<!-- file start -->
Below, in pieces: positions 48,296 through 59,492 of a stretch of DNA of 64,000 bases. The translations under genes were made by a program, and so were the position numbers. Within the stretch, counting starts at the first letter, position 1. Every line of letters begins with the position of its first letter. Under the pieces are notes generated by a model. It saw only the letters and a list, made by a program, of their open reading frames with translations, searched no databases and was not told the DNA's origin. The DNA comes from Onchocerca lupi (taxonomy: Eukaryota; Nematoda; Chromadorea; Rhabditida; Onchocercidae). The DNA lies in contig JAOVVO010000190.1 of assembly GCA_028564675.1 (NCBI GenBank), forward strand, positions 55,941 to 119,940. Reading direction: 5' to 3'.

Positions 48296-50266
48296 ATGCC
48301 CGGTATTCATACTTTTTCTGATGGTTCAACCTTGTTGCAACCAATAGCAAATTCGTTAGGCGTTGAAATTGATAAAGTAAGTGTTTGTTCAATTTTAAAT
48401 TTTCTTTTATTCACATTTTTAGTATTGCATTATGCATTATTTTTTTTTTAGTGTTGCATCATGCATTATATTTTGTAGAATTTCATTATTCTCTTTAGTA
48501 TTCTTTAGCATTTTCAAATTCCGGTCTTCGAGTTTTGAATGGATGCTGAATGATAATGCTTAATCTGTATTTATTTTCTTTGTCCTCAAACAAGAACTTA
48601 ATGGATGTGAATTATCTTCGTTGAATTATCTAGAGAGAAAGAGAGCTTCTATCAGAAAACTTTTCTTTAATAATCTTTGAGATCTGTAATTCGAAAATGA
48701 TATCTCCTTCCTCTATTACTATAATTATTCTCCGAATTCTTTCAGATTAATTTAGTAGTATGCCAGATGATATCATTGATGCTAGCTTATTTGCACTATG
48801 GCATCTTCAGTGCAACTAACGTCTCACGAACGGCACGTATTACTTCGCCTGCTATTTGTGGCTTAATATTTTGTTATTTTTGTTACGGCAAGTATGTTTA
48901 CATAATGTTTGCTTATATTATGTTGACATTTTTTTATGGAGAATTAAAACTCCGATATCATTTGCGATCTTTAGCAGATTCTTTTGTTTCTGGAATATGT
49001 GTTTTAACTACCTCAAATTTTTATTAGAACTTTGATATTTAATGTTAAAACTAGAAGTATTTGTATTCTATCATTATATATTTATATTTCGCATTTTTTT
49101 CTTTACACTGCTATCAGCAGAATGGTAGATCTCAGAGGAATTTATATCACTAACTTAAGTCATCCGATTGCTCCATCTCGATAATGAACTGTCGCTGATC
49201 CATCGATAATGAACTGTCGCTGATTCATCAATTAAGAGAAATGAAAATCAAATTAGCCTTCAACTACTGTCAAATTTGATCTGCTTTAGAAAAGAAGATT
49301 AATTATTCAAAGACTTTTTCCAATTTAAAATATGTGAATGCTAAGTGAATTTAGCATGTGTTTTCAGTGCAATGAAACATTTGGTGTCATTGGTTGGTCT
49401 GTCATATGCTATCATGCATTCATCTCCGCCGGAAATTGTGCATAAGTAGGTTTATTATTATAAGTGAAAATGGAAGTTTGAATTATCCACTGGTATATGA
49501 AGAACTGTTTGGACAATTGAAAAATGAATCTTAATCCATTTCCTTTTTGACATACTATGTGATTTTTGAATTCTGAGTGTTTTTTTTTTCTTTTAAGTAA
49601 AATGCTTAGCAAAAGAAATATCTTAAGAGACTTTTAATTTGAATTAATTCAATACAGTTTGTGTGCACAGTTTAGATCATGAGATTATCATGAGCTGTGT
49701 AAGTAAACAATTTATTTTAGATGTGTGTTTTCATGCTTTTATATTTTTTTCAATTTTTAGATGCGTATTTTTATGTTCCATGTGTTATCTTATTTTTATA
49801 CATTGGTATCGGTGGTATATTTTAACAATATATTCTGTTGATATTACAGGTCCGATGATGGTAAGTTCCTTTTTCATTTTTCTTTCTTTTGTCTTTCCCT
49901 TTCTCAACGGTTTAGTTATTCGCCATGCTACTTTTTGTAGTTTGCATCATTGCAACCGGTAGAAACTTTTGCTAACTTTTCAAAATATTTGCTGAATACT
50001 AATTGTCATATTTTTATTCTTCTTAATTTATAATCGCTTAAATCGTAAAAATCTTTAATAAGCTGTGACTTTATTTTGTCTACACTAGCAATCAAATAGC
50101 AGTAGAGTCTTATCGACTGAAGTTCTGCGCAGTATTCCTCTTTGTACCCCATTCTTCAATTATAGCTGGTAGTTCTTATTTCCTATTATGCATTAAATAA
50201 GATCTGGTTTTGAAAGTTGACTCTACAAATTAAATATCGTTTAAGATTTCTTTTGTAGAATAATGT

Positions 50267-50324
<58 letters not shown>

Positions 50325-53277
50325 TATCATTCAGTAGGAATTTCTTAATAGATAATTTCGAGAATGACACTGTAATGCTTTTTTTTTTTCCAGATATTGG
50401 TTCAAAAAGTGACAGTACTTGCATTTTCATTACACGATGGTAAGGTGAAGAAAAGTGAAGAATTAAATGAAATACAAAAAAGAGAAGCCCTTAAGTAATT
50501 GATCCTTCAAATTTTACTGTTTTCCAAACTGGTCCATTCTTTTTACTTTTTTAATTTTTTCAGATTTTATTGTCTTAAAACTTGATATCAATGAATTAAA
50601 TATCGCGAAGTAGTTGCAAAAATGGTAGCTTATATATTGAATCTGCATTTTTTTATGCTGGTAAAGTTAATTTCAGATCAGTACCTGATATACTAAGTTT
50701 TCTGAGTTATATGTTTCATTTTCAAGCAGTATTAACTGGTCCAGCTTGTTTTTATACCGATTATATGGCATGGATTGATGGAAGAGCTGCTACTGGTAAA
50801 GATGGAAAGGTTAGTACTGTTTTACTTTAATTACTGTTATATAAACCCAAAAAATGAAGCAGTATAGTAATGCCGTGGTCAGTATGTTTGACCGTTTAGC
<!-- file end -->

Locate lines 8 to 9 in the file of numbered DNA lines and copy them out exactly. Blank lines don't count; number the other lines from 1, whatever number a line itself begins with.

48701 TATCTCCTTCCTCTATTACTATAATTATTCTCCGAATTCTTTCAGATTAATTTAGTAGTATGCCAGATGATATCATTGATGCTAGCTTATTTGCACTATG
48801 GCATCTTCAGTGCAACTAACGTCTCACGAACGGCACGTATTACTTCGCCTGCTATTTGTGGCTTAATATTTTGTTATTTTTGTTACGGCAAGTATGTTTA